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September 07, 2009

Labor Day edition

In the Nation, Annette Bernhardt, Ruth Milkman & Nik Theodore discuss their shocking new study of wage and hour abuses for low-wage workers: Each week, the average respondent took home about fifty dollars less than she earned.

Employers simply flouted any number of laws to deny workers compensation to which they were entitled: One in four workers surveyed earned less than minimum wage in any given week, three out of four were stiffed on overtime pay, two thirds didn't get the meal breaks they were owed, and on, and on.


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Although the study says that the violations are across the board and not restricted to an informal economy, in fact the industries it looks at are dominated by the informal economy. The sample of respondents was 63% Hispanic, 70% foreign-born, and 39% illegal immigrant. The study itself notes that, "Foreign-born Latino workers had the highest minimum wage violation rates of any racial/ethnic group. But among U.S.-born workers, there were significant race differences: African-American workers had a violation rate triple that of their white counterparts (who had by far the lowest violation rates in the sample)." The minimum wage violations are as much about broken immigration and anti-discrimination policies as about broken labor policies.

Also, the reason the study seems shocking is that its methodology is unprecedented - instead of trying to get a random sample by conducting interviews, the authors got names of participants from community organizations and asked each person to refer other people, with correction made for the resulting statistical bias. The method used is rigorous and gaining acceptance for studies about populations at risk (it was invented as a way of estimating AIDS infection rates), but is unorthodox, so previous studies using more traditional methods would not discover the extent of the problem.

It's difficult to organize a class action for ripped-off workers who have no statutory right to work, for workers who are more fearful of getting fired next week and getting evicted, for workers who can barely afford time in their lives to go talk to an attorney for an hour. Forget about trying to organize them; unskilled labor is very difficult to organize and it's unskilled labor that settles at the minimum wage level, by and large.

I am no Marxist but it is this sort of exploitation that makes Marxist analysis seem somewhat appropriate.

It's not true that unskilled labor is difficult to organize. In fact late 19th century unions often did organize unskilled labor - those were the more radical unions. The problem is that the mainstream US union movement has always been middle-class, holding immigrants and the lower class in contempt. The 19th century AFL was a key backer of the Chinese Exclusion Act, arguing that Chinese immigration lowered everyone's wages; the postwar manufacturing unions, led by the UAW, fought for health and pension benefits for their own workers rather than for society as a whole; today's AFL-CIO-affiliated unions, especially the AFSCME, are hostile to immigrants again.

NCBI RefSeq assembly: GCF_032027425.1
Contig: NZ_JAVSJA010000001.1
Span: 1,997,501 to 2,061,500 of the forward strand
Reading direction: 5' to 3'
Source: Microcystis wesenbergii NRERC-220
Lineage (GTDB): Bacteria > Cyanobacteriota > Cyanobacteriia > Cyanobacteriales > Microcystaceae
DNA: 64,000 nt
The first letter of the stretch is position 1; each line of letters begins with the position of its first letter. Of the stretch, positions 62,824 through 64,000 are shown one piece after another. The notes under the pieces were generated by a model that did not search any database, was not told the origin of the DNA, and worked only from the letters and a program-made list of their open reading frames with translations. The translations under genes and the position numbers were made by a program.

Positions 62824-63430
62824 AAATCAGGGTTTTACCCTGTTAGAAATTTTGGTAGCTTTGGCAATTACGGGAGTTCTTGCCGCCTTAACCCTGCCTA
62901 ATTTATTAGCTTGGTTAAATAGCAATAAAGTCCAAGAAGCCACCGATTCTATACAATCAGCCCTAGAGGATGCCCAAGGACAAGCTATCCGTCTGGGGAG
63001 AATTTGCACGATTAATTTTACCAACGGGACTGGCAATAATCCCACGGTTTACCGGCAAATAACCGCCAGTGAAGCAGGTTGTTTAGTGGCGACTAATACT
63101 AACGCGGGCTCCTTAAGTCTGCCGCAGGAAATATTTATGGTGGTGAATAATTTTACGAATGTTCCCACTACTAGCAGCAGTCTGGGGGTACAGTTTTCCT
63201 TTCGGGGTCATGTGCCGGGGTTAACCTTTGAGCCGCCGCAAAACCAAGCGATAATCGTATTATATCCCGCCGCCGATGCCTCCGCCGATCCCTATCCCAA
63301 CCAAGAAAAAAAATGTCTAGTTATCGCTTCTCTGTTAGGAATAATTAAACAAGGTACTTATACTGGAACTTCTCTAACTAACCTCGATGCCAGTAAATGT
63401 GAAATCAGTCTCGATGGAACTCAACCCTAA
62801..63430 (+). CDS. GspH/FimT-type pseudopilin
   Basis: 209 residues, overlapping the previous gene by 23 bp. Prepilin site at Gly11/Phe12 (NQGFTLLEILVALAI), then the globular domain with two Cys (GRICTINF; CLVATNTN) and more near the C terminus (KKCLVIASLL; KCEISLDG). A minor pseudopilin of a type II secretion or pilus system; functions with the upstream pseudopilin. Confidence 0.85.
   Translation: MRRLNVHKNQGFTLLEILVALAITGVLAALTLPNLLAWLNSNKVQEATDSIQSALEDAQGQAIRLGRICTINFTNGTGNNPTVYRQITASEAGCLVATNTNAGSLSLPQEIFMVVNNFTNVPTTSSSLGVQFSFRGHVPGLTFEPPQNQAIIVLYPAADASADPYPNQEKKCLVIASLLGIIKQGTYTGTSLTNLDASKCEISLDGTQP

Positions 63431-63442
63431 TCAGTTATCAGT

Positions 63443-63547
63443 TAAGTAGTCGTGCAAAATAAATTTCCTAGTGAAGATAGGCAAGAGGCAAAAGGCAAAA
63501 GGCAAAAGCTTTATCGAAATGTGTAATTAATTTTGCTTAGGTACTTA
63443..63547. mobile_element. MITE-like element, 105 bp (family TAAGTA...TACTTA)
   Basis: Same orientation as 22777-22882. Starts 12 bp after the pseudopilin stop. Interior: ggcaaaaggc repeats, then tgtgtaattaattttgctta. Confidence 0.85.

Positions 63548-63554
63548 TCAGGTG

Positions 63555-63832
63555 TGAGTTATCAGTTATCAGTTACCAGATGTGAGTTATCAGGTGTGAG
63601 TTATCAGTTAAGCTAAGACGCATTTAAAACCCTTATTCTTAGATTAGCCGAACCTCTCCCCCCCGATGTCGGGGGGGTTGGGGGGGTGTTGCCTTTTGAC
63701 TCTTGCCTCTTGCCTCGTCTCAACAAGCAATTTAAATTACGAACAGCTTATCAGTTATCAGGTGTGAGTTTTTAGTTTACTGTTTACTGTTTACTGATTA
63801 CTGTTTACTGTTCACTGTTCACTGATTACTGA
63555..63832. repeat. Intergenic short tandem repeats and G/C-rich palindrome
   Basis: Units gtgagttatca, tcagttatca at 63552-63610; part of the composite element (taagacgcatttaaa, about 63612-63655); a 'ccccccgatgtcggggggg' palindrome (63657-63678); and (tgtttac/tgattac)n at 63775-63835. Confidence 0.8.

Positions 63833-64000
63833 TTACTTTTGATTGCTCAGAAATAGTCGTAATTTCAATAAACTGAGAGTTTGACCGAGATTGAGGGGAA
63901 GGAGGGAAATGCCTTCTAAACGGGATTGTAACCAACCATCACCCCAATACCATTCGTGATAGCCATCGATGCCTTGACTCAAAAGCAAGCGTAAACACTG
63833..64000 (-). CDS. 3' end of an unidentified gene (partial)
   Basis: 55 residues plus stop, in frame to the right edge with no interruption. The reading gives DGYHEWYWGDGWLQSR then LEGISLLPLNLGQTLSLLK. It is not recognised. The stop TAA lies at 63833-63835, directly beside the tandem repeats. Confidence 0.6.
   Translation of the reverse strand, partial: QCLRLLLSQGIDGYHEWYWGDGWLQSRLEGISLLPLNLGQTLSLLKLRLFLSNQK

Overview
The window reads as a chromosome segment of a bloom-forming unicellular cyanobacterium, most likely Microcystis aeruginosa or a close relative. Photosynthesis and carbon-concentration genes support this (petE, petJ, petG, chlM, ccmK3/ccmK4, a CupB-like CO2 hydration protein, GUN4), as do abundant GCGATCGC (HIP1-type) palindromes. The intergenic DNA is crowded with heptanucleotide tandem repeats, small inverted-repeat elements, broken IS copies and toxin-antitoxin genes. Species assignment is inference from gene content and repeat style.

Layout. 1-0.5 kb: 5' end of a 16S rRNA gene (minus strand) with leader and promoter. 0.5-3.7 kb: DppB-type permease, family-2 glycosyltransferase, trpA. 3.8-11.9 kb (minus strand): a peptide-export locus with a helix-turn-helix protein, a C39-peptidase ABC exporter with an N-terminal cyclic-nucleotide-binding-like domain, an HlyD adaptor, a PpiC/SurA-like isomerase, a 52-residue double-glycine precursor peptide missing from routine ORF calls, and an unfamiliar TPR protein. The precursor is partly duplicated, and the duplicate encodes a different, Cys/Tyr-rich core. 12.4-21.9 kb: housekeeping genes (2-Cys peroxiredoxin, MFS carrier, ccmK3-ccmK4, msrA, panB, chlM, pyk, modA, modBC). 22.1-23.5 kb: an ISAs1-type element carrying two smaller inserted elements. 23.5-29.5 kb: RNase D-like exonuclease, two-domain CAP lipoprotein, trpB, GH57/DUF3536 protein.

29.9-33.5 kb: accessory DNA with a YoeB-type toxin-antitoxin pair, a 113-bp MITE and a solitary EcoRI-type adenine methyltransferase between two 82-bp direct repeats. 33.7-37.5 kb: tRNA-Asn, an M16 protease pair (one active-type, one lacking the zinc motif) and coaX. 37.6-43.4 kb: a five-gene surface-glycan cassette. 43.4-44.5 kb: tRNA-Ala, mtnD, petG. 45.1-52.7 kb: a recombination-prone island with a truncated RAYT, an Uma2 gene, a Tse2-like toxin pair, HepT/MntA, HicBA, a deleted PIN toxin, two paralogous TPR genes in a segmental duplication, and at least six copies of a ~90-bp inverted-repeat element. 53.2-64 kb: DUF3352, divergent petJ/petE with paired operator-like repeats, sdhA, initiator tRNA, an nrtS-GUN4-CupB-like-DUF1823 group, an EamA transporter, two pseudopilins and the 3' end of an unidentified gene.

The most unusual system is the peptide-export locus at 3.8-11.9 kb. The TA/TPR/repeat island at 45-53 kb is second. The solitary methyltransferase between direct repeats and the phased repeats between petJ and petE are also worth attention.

Fortunately unions have made peace with blacks and women since WW2, but they're still anti-Hispanic and anti-Asian. Even the progressive movement today tolerates those attitudes - e.g. in a TAP article attacking Japanese-owned factories in the US, John Judis complained that Kawasaki hires Koreans instead of blacks at its Yonkers plant. No wonder few unions bother to organize those Koreans - it's much easier to hate than to work together. Those unions that do make inroads organizing the immigrant underclass, such as HERE, are subject to harassment from within the union movement.

I would like to correct the author that stated the UAW fought for health and pension benefits for their own members and not society. Since UAW members paid the dues they were the direct responsibility of the negotiating teams. But the UAW led by Walter Reuther have been advocating for a universal health care system for decades! Mr. Reuther also wanted to construct housing in auto plants that would be available to low income workers. His plan would have brought meaning to the term "affordable housing". President Reuther also fought for increases in the minimum wage and a guatanteed income for life, both these policies would have direct impact on the lives of the general populace. Many of the collective bargaining successes achieved by the UAW have spread to the contracts and practices of workers all over America! While not perfect, they have done more for the working class in America than any foreign car manufacturer. Please consider this when considering the purchase of your next vehicle. Support your neighbor, economy, and country - Buy American!

DG, people who make $80,000 a year plus $30,000 in benefits aren't working class - they're upper middle class. Hell, I'm pretty sure in terms of purchasing power, workers at Honda plants in the South make more - they average $90,000 a year including benefits.

And who cares what the "direct responsibility" was? Unions were formed to help lift the working class, not to generate money for their own members. In the 1940s and 50s the major unions explicitly rejected a national social safety net, favoring lavish pension benefits within each unionized employer. Even those represented primarily richer-than-average workers; those unions saw no need to organize farm workers - Cesar Chavez didn't come from within the AFL-CIO. It's really nice that the UAW thinks people in retail should be making $7/hour rather than $5/hour, but that's not a social safety net or support for the working class; that's throwing peanuts for the poor.

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